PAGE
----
“The challenge to any technology adoption is the integration with business operations, but for blockchain adoption, there is an added dimension: the ability and willingness to redefine the industry.”
In banking processes, each financial institution currently maintains its own ledgers to record their own view of agreements and positions with respect to its customers and counterparts, explains Immunodex’s Chan. Each counterpart, in turn, maintains their own ledgers with their views. This duplication can lead to inconsistencies, leading to costly matching, reconciliation and fixing of errors by and among the various parties to a transaction, as well as being a source of risk.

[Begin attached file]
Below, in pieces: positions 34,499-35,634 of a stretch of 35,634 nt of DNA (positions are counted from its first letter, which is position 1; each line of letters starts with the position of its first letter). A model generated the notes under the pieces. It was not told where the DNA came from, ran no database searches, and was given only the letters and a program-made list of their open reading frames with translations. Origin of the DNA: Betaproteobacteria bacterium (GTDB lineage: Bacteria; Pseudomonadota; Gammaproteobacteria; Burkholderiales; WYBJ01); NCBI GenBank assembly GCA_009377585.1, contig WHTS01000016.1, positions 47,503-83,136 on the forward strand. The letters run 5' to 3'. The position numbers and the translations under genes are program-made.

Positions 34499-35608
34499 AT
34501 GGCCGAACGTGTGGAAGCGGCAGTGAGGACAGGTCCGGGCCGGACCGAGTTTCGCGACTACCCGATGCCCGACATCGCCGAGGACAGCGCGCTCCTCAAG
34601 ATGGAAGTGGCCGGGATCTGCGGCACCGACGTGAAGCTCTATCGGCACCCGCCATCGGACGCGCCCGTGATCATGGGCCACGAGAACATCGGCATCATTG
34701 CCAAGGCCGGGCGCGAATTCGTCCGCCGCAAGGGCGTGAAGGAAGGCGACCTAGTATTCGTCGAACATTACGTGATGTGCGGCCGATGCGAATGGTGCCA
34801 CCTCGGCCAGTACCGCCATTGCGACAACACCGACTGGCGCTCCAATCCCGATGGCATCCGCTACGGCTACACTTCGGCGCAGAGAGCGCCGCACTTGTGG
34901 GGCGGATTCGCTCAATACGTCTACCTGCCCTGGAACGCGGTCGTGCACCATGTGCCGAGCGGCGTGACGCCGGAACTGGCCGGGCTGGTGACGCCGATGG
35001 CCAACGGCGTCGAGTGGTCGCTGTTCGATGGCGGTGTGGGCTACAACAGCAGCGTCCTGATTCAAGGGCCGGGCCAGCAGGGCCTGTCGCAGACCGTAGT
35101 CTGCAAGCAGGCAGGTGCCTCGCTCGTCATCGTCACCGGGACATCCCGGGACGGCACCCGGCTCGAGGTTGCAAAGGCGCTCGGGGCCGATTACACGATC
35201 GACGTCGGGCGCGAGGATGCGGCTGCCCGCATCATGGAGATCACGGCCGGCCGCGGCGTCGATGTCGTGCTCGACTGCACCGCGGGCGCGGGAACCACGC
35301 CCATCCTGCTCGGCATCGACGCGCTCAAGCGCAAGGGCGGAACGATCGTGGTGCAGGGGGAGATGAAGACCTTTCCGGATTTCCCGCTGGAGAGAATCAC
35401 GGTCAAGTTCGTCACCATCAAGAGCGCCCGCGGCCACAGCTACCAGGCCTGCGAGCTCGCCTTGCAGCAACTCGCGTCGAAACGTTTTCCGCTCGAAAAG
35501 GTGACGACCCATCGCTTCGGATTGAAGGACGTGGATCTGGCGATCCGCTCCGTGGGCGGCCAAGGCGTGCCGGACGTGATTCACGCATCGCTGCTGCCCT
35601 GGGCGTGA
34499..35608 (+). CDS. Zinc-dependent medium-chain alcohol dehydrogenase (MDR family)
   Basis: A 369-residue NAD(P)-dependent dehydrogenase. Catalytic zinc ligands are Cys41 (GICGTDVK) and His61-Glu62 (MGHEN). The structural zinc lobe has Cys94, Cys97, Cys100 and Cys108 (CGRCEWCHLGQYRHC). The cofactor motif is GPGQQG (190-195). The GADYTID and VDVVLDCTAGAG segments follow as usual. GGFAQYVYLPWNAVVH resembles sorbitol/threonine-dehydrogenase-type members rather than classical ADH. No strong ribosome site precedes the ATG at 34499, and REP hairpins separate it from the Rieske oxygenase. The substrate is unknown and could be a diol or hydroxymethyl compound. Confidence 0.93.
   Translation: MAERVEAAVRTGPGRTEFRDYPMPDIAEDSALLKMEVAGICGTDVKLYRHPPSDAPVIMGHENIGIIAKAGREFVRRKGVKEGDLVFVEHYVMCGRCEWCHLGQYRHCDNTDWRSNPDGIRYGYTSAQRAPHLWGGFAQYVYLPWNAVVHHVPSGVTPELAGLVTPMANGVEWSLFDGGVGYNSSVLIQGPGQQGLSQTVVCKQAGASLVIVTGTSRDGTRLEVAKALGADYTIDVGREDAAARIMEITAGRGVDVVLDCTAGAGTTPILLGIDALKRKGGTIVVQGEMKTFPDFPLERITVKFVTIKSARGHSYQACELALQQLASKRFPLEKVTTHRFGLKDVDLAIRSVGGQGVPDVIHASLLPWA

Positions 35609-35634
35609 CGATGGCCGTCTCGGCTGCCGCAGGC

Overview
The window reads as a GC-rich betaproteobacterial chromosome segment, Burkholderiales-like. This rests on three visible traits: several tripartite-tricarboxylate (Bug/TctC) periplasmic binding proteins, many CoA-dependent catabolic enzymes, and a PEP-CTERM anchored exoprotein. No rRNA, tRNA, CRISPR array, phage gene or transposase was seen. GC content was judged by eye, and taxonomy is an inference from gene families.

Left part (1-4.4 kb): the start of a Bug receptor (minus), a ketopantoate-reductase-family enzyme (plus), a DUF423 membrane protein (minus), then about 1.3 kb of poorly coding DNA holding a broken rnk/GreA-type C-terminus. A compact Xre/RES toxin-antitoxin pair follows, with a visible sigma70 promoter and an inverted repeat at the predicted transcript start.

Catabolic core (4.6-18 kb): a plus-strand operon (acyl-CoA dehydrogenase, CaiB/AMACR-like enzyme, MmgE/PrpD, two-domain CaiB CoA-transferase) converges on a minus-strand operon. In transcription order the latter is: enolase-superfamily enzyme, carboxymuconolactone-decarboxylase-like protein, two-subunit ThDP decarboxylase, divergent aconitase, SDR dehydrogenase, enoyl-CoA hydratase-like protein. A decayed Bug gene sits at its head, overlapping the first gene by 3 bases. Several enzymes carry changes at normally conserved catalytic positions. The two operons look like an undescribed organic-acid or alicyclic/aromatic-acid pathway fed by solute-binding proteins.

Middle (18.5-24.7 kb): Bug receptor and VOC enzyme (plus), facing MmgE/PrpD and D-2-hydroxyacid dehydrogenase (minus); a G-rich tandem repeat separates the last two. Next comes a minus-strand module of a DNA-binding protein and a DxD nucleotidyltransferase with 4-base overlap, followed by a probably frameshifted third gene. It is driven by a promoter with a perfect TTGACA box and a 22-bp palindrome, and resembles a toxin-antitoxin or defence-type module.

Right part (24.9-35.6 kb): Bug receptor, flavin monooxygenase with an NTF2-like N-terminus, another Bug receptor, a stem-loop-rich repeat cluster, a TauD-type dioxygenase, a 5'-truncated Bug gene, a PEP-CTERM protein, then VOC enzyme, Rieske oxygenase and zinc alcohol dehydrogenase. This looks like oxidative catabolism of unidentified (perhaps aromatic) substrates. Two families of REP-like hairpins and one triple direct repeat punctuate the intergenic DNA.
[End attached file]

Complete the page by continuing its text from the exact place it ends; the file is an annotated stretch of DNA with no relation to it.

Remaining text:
Blockchain technology offers to the opportunity to replace this system with an authoritative record system that is shared securely between firms. “The vision is to transform the economics of financial firms, particularly but not exclusively in post-trade services, by implementing a new shared platform for the recording of financial events and processing of business logic: one where a single global logical ledger is authoritative for all agreements between firms recorded on it,” says Chan.